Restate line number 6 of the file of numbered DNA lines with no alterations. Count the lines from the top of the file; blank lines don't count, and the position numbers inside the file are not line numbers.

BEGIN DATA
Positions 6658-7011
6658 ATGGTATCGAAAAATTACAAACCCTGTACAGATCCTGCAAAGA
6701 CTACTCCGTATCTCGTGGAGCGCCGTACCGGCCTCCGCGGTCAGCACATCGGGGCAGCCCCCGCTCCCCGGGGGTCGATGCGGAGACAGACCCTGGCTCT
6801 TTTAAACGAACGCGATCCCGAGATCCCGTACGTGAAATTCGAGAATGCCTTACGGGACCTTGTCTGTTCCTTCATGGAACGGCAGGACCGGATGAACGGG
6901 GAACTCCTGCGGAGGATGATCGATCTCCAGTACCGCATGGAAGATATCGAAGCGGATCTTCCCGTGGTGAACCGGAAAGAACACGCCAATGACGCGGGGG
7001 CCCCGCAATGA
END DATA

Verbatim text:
7001 CCCCGCAATGA